When I met with Charlotte Francoeur over Zoom on a sunny March afternoon, she was eager to share her experience and knowledge as a microbiology graduate student. She wore a white pantsuit patterned with red strawberries matched with burgundy framed glasses. This nature-inspired look seemed appropriate for a student dedicated to spreading the joy of natural science.
Francouer is a fifth year microbiology PhD student at the University of Wisconsin-Madison. She conducts research at the Currie Lab on campus where she studies microbes, which have symbiotic relationships with leaf-cutter ants. These ants make “fungus gardens” in underground chambers by bringing in leaves that the fungus degrades, and the ants then consume this fungus.
“I like to think of [the fungus garden] as the ant’s outside digestive system,” Francouer explained.
On a typical day of research before the COVID-19 pandemic, she did a mix of hands-on work in the lab with the bacteria as well as computer work, specifically bioinformatics. She also went on a few field work trips collecting insects in places including Costa Rica and the French Guiana. This past year, she has been working from home, writing her dissertation and taking part in the WIScience Fellow program. For the program, Francouer partnered with the UW-Madison Arboretum to develop an outreach project.
They decided to create a zine that focused on the relationship of microbes to other organisms. The zine, called “The Wonderful World of Microbes,” describes the role of microbes in everything from natural settings — insect-microbe symbioses, the leaf-cutter ants she studies and the microbes in the arboretum’s ecosystems — to how microbes can help people such as antibiotics and microbe’s functions in wastewater treatment. Francouer summarized, “when you’re learning about microbes, it feels like they’re involved in everything.”
The zine, beautifully illustrated by Linsdey Leigh, is intended to be more fun and accessible than a typical science research paper, which Francouer said almost has to be boring in order to get published. And the intended audience for the zine isn’t just other scientists — it’s anyone high school age or older interested in nature, natural science or science.
Just like the microbes she studies and their plethora of associations with other organisms, Francouer emphasized the importance of connections to grow as a scientist, including mentorship and outreach in science, because they were so important in her life. She believes that one-on-one, personal relationships are one of the best ways to learn about and become passionate about a subject.
“People are realizing that you can’t just go off in your own corner, in your own world, working on something that you never share with anyone and no one ever cares about,” Francouer said.
In high school, Francouer took a research internship at the USDA where she got to work with bacteria that they isolated from stink bugs. She credits this as a formative experience for her that set her trajectory until now. Because of this, she majored in microbiology for her undergraduate degree at the University of Maryland before beginning her PhD at UW-Madison.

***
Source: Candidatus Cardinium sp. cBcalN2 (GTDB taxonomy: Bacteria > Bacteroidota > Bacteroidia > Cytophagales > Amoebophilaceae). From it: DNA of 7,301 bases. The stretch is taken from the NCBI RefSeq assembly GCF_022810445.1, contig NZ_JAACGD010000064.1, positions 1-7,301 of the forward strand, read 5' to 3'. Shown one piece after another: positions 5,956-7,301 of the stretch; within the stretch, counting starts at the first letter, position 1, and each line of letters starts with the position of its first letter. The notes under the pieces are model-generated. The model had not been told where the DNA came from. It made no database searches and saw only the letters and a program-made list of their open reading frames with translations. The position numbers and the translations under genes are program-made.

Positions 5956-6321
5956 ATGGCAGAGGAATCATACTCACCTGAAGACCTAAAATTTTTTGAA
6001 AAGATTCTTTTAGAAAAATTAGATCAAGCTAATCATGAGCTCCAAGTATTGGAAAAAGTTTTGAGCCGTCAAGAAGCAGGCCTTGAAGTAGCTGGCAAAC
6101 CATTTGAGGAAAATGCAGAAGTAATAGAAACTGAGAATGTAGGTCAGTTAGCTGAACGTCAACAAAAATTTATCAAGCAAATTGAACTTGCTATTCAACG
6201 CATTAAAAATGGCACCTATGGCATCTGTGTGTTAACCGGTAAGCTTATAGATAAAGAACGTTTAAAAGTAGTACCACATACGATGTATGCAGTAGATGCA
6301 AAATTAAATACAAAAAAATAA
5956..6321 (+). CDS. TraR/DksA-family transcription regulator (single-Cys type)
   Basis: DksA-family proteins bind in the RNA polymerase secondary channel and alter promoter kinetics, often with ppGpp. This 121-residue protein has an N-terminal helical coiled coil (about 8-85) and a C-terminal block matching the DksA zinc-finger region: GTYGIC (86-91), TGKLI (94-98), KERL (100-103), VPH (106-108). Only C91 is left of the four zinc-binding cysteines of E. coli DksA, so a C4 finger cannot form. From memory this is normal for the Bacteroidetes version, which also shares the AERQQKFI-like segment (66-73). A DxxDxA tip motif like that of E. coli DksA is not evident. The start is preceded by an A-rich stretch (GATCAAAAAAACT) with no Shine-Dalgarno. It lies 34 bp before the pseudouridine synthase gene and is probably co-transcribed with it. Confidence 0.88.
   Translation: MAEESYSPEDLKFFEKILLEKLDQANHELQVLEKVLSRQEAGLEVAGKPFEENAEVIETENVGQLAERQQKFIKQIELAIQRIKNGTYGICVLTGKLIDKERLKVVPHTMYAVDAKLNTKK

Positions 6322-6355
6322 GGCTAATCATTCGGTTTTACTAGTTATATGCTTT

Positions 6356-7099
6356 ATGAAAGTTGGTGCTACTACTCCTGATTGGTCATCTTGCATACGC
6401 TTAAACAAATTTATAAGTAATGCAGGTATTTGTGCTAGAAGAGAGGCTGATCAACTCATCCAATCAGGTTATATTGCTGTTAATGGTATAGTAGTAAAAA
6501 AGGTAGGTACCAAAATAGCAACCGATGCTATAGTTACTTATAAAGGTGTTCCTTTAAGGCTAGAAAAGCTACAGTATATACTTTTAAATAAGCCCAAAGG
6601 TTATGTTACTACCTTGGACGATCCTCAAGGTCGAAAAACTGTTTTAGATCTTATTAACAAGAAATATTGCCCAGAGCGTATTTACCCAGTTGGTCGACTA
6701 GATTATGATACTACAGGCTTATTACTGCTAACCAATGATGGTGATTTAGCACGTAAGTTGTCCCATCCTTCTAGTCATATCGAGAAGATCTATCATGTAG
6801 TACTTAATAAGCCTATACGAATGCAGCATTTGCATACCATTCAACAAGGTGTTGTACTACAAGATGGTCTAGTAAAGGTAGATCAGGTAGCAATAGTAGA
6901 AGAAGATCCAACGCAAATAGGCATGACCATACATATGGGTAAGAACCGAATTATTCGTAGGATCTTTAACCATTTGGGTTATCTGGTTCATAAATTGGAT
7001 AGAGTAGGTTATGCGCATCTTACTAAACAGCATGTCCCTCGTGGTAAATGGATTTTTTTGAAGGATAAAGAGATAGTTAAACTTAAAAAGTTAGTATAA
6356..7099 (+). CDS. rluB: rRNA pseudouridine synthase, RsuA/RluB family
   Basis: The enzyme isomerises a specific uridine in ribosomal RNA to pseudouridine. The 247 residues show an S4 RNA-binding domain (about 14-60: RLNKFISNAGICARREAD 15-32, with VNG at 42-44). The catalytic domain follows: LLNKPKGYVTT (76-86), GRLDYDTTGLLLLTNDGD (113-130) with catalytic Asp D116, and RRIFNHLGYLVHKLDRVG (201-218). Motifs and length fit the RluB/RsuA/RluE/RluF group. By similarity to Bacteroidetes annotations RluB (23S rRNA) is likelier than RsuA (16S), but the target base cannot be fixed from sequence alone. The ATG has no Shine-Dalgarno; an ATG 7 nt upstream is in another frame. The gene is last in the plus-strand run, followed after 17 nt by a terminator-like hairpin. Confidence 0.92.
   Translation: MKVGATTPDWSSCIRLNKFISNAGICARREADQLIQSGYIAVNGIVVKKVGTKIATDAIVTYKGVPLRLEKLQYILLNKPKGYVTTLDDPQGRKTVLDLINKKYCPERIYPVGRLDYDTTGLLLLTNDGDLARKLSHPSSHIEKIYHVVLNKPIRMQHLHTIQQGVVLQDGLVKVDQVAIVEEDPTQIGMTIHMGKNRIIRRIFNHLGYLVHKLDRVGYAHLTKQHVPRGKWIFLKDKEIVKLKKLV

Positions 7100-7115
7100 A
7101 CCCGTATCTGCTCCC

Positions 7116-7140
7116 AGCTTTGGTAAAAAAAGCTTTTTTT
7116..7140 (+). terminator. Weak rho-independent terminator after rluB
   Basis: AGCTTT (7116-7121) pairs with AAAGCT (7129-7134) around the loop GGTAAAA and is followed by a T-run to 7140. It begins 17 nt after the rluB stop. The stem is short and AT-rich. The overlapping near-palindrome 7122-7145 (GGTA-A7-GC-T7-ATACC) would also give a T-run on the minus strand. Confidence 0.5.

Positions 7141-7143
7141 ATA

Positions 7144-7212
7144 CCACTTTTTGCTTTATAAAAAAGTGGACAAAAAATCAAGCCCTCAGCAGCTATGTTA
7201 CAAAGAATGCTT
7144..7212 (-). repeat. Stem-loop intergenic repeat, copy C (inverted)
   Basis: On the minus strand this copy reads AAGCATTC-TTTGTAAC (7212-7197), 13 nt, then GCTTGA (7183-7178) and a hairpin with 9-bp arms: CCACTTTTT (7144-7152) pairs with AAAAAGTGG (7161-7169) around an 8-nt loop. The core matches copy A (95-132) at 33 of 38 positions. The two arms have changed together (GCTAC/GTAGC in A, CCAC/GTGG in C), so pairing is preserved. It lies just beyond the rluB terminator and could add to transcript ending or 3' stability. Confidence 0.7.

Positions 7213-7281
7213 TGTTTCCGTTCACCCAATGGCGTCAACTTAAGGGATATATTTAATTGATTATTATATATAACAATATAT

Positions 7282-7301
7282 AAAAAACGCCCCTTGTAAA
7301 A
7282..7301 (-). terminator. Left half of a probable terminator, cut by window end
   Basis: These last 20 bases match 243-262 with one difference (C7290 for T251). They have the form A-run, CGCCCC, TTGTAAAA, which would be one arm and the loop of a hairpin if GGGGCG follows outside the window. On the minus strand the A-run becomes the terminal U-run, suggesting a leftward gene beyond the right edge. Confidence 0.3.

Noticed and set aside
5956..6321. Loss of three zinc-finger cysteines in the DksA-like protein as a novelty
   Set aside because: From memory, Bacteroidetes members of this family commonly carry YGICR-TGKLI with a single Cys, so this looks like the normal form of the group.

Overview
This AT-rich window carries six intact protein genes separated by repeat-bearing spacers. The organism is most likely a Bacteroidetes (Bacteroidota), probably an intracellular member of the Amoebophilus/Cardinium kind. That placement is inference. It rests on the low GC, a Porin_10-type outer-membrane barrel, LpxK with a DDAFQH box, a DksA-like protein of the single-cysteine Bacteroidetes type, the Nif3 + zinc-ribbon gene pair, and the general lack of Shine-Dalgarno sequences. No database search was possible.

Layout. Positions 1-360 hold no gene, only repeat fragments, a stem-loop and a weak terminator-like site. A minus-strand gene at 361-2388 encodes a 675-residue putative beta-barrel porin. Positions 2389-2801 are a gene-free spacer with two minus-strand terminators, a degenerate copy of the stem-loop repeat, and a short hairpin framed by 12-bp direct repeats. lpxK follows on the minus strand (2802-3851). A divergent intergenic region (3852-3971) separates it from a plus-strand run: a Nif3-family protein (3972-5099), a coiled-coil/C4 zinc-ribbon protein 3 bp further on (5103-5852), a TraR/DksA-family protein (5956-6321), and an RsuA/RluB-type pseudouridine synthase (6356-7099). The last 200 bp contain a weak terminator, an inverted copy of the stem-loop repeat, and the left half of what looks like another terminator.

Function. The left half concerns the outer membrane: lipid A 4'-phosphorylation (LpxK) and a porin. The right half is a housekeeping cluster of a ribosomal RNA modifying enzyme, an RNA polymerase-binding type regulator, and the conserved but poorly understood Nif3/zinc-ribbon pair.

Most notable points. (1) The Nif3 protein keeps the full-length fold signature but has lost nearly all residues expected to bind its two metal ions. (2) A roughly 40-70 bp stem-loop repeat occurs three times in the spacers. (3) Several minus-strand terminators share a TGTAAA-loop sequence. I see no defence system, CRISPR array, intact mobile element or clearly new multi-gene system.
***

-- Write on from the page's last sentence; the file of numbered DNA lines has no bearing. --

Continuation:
When asked about her future plans, Francouer paused. “It’s funny, I’m a fifth-year [student] and I’m thinking about what to do with my life,” she said.
The one aspect of her future career she knew for certain was that mentorship will play a key role. She said that it’s an “integral part of learning about science. If I run my own lab or I’m involved in any lab environment, I want mentorship to be a big component of that.”
Francouer has been a research mentor for undergraduate student Olivia Panthofer at the Currie Lab since Panthofer freshman year. Panthofer is now a junior and is pursuing her degree in Genetics and Genomics as well as Spanish at UW-Madison.
“[We have] a really supportive relationship,” Panthofer said of her and Francouer. “It’s not just about the research; it’s about checking in on how we’re doing emotionally.”
Panthofer stated that Charlotte showed her that a huge part of scientific research is trying new things and failing over and over again until you come upon something significant. More recently, Francouer taught her to question labels and definitions used in science. For example, Charlotte explained to Panthofer that she should use the terms “isolates” or “strains” when talking about the bacteria they are working with, rather than “species,” because defining a bacterial species is controversial since they are constantly mutating
Throughout the collaborative scientific research and learning process, Francouer said, “I think when learning about the planet around us and how cool it is, you share so much joy and magnificence with people.”
According to Francouer, science can sometimes seem impersonal in complex science papers where every hint of bias and personality must be removed. However, the truth is that papers were created by people curious about the natural world, on a mission to discover more connections. Similar to how the microbes convert leaves the ants gathered into a fungus at the Currie Lab, scientists create research papers which then can be transformed into more accessible zines like Francouer’s or into dialogue between a mentor and a student to educate and inspire people.
“If I can mentor one person well and that has an impact on the choices they make, that seems really important to me, and really profound,” she said.